The Record from Hackensack, New Jersey on February 23, 1999 · 63
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The Record from Hackensack, New Jersey · 63

Hackensack, New Jersey
Issue Date:
Tuesday, February 23, 1999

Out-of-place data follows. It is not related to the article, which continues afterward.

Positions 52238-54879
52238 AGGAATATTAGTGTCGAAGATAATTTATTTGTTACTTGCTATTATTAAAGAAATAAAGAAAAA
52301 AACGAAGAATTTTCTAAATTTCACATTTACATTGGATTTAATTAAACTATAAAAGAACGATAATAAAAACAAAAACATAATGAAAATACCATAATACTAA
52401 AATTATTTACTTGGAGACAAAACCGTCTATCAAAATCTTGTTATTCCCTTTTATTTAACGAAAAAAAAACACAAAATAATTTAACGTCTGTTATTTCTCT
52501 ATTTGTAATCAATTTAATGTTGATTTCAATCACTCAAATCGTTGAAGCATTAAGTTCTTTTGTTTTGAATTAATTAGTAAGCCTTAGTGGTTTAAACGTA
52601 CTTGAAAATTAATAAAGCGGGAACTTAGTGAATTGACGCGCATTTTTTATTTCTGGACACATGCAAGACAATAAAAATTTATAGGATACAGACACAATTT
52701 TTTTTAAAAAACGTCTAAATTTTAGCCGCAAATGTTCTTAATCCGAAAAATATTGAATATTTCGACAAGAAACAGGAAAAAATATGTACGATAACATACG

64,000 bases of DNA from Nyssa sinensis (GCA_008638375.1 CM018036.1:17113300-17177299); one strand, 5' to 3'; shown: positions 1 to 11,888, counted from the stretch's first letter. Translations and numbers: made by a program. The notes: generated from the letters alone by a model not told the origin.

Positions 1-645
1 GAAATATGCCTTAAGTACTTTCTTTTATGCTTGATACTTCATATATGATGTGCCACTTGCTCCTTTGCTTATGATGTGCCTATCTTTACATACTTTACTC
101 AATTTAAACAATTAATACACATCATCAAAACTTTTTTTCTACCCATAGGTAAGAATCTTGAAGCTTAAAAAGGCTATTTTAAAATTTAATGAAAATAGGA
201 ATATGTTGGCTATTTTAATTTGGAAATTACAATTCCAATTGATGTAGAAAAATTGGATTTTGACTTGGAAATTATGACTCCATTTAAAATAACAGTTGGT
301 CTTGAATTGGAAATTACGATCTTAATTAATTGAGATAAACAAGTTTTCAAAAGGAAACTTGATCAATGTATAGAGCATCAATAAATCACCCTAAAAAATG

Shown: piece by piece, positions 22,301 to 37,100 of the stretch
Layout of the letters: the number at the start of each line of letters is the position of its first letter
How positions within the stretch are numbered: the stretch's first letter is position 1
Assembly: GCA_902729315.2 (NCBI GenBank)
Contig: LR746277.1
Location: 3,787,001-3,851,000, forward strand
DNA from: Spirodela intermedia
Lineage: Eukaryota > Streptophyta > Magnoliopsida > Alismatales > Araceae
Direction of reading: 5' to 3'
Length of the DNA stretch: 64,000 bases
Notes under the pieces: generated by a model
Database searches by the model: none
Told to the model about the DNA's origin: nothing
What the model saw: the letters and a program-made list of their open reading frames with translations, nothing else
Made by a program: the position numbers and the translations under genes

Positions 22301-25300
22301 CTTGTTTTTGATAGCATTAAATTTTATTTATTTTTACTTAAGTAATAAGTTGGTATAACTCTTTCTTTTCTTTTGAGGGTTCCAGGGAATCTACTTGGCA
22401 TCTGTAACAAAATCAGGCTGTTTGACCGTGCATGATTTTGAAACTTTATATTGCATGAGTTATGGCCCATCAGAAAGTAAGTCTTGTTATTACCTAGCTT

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on the inside After four years, TLC is out with a follow-up to its record-setting DrqzySexyCool" Tuesday February 23, 1999 Entertainment and leisure every day t k) J T1 - The dark side of the good friend By VIRGINIA ROHAN Staff Writer Once in a while, it's fun to be a bad girl. Just ask Alyson Hannigan, who ventures to the dark side on tonight's "Buffy the Vampire Slayer." Hannigan's shy, wallflower character, Willow Rosenberg, is about the most loyal, sensitive, and intelligent friend, confidante, and computer whiz that Buffy, or any other harried high-schooler, could ever want. So imagine the shock in Sunnydale when a spell unleashes a second Willow an evil, blood-sucking doppelganger. "Obviously, Buffy and the whole gang has to figure out what to do about this new evil Willow wreaking havoc on the town," Hannigan says. Making the episode was a "blast," though difficult, she says, because she had to interact with herself. Thanks to special effects, the two Willows at times appear to be facing off. "I spent a whole day, just me actingby myself in front of a green screen," she says. "I would do both sides of the scene the good Willow first, then go switch into the bad Willow and they had a stand-in, who would be there for over-the-shoulder shots." Naturally, the evil Willow bares her fangs a few times. "The makeup was actually pretty much the key to the character," Hannigan says. "I always had to check the lipstick and nail polish to remember who I was playing. "It was difficult to memorize the whole scene. But once I actually went through the transformation with the makeup and wardrobe, I said, 'Oh, yeah, I remem- See DARK SIDE Page YT-4 television "Buffy the Vampire Slayer," 8 tonight, WB ' ' ' I The bad Willow doppelganger fights the good Buffy. I i - 1 , " : . s J "Your Friends and Neighbors" Neil LaBute's scathing follow-up to "In the Company of Men" has three men and three women playing musical beds with one another's significant others. Because, visually, the film is more like a play, none of the visceral power of the characters' sexual self-destruction will be lost on the small screen. But hide the knives this peep into the dark side is not a pretty sight, and it'll be sure to spark spirited debate along the lines of 'men are scum" and "if they are, why do women need them?" B08IVRY 5 I ' I 1 i-. Andie MacDowell is the beautiful woman who tries to get ticket scalper Andy Garcia to change his life in "Just the Ticket.' JUST AN OLD-FASHIONED Behind the grit of 'Just the Ticket,' Andie McDowell sees a wholesome romantic comedy By JIM BECKERMAN Staff Writer How to sum up a film about a sleazy New York street hustler who tries to scalp tickets to Pope John Paul II's live appearance that were stolen from a church group? Andie MacDowell has just the word "wholesome." "Altogether, it was probably one of the most wholesome experiences I've ever had," she says. No, MacDowell isn't being naive about her new movie, "Just the Ticket," the gritty comedy-drama by writer-director Richard Wenk, which also stars Andy Garcia. Nor is she turning into the character she played in 1993's "Groundhog Day" the Kewpie doll whose sunny outlook transforms everything, even super-grouch Bill Murray. When she says "wholesome," she's referring less to the film's content than to its creators producer Garcia, who plays the street-smart scalper, and first-time director Wenk. Both are family men: a trait she values supremely. Like MacDowell, they brought their own families to New York with them during the 33-day shoot. "The kids were always around, and they were a priority," she says. The film, which also features Richard Bradford, Ron Leibman, Abe Vigoda, Chris Lemmon, Bill Irwin, Don "Father Guido Sarducci" Novello, Irene Worth, Elizabeth Ashley, and ex-boxing champ Joe Frazier in a cameo role, opens Friday. - "Honestly, I think that's one of the reasons Andy sought me out he understands how devoted I am to my family," she says. "That was an important aspect of me not only how I work professionally, but about me as a person. I think that's one of the reasons I actually ended up in the movie." How important is family to MacDowell? Important enough for her to pack up her three children, her rancher husband Paul Qualley, See ANDIE Page YT-2

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